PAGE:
For plants that were treated with microwave energy from the small aperture horn antenna five days prior to examination, no obvious cell structures were visible in the section of stem that was affected by microwave treatment (Figure 10(b)); however, some cell structures were visible in the unaffected section of the same leaf stem (Figure 10(a)). This suggests that the cells in the affected section of the stem have completely collapsed due to microwave treatment.

Experiment 4. There was no significant difference in seed survival between the various microwave treatment combinations, compared with each other; however, all combinations of microwave treatment had a significant effect on seed survival compared with the controls. Based on data from Experiments 1 and 2, the half lethal microwave energy dose, across all treatments, was 145 J cm−2 (Figure 11).

4. Discussion

Microwave treatment kills paddy melon plants and seeds (Tables 1 and 2). Although there is no immediate evidence of plant cell damage (Figure 9) during microwave treatment that is not intense enough to cause localised steam explosions in the stem (Figure 8), there must be a mechanism that causes the stems to collapse (Figure 10) leading to permanent wilting and death of the plant stem within a few days (Figure 7).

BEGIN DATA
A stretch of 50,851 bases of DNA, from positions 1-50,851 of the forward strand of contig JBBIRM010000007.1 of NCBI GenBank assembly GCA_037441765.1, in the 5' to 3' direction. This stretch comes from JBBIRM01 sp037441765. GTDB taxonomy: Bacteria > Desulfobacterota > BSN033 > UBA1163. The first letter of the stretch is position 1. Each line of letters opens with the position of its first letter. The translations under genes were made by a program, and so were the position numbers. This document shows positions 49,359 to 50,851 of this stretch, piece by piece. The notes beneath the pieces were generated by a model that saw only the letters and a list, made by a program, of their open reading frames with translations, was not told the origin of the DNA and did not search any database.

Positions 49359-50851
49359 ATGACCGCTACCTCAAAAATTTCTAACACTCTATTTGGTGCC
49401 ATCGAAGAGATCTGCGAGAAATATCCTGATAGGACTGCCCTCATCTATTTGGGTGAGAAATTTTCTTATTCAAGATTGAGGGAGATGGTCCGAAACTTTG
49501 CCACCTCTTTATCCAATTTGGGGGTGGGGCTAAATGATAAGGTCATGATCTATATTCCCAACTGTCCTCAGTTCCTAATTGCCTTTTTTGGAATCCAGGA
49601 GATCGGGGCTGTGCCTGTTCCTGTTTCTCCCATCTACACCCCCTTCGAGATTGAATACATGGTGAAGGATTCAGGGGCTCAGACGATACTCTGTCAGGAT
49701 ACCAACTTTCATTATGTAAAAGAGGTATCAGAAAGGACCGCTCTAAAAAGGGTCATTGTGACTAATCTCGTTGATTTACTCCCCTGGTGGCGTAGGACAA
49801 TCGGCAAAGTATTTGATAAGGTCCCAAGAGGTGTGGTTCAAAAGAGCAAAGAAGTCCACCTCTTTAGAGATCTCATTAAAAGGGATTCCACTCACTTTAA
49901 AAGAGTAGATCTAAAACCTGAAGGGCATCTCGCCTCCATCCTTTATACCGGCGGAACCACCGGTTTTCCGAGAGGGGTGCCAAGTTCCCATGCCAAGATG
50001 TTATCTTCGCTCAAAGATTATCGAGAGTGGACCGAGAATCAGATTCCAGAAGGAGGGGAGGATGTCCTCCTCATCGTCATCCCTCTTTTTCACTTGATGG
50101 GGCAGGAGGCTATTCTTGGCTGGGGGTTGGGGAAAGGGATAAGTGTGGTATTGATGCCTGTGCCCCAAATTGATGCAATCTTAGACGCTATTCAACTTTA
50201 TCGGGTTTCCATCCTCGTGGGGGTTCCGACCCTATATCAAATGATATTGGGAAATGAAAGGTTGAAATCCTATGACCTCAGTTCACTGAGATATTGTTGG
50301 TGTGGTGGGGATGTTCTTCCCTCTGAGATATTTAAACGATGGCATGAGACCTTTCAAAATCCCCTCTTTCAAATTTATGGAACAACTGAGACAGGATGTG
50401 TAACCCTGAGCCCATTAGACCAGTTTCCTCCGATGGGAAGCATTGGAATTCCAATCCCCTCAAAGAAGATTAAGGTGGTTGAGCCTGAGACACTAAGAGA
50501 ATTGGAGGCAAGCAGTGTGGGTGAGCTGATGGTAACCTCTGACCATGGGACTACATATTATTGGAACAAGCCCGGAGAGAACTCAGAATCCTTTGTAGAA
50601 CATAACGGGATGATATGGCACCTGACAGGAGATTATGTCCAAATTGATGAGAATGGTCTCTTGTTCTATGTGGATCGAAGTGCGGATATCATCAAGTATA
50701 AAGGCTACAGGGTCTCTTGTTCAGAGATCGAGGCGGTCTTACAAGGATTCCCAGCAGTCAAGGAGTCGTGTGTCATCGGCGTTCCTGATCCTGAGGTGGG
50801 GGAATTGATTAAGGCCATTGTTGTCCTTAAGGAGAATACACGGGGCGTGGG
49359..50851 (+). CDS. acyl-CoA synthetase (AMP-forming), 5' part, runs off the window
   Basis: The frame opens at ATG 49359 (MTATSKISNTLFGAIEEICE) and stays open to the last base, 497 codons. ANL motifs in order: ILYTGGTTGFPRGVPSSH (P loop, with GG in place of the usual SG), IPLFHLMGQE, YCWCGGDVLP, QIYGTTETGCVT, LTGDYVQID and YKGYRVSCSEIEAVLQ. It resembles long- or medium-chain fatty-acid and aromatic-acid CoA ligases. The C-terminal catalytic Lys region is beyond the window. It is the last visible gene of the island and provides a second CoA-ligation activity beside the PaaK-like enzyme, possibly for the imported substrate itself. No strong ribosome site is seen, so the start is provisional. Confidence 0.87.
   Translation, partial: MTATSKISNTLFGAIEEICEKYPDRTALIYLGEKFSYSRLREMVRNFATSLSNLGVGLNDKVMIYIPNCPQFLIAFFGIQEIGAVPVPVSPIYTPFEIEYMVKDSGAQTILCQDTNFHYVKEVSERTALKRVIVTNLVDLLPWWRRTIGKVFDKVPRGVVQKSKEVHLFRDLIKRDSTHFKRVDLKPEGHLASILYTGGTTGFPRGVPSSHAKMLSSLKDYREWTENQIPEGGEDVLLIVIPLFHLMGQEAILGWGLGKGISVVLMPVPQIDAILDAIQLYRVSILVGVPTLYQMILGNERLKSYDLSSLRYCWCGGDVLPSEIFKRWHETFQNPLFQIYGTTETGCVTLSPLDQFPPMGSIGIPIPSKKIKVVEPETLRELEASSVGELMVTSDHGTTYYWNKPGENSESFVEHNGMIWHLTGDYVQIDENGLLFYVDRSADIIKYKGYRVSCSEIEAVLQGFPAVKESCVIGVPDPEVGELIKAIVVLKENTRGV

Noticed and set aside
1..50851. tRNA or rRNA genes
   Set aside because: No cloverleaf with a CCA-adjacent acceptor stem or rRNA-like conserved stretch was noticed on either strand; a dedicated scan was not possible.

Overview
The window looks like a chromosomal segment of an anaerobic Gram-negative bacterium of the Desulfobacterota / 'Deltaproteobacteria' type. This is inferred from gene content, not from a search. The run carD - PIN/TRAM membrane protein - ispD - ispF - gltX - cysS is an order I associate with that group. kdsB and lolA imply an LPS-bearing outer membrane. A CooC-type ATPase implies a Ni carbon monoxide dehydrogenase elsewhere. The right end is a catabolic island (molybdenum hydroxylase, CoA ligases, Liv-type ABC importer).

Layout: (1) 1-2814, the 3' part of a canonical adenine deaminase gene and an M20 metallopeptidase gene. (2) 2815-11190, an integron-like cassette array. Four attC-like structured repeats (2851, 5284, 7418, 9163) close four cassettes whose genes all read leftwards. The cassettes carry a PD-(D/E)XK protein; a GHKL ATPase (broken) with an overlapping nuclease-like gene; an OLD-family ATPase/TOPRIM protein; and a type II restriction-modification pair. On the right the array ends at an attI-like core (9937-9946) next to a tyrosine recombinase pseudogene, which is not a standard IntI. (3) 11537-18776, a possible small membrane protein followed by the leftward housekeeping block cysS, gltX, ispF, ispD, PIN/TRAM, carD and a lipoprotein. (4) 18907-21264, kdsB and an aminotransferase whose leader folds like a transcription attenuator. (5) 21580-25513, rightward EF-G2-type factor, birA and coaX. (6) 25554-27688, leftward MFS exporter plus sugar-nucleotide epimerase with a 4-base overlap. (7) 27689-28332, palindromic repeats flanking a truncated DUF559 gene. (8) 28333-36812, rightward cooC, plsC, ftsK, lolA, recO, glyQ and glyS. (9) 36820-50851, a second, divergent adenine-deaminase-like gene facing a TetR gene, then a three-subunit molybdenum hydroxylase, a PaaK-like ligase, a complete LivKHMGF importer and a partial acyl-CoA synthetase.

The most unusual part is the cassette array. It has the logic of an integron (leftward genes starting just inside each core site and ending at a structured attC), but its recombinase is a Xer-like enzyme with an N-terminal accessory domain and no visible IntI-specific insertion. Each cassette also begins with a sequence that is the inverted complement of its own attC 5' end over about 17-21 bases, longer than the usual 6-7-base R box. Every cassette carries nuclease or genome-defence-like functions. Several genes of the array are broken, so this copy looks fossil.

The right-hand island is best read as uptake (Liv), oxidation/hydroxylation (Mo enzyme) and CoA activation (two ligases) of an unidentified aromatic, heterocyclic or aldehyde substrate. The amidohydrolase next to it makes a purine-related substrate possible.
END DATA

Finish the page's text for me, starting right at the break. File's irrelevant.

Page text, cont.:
Unlike conventional heating, microwave heating produces its highest temperature in the core of the plant stem (Figure 3). Water in the xylem tissue is usually under tensile stresses [36]. The high core temperatures associated with microwave heating may lead to cavitation in the water-filled xylem tissue [36]. This may account for the acoustic emissions from the plant during microwave treatment. Extensive cavitation in the xylem tissue may lead to irrecoverable embolisms that block sap flow and ultimately lead to permanent wilting and death of the stem (Figure 7). In extreme cases, there may also be cell rupture due to localised steam explosions inside the stem (Figure 8).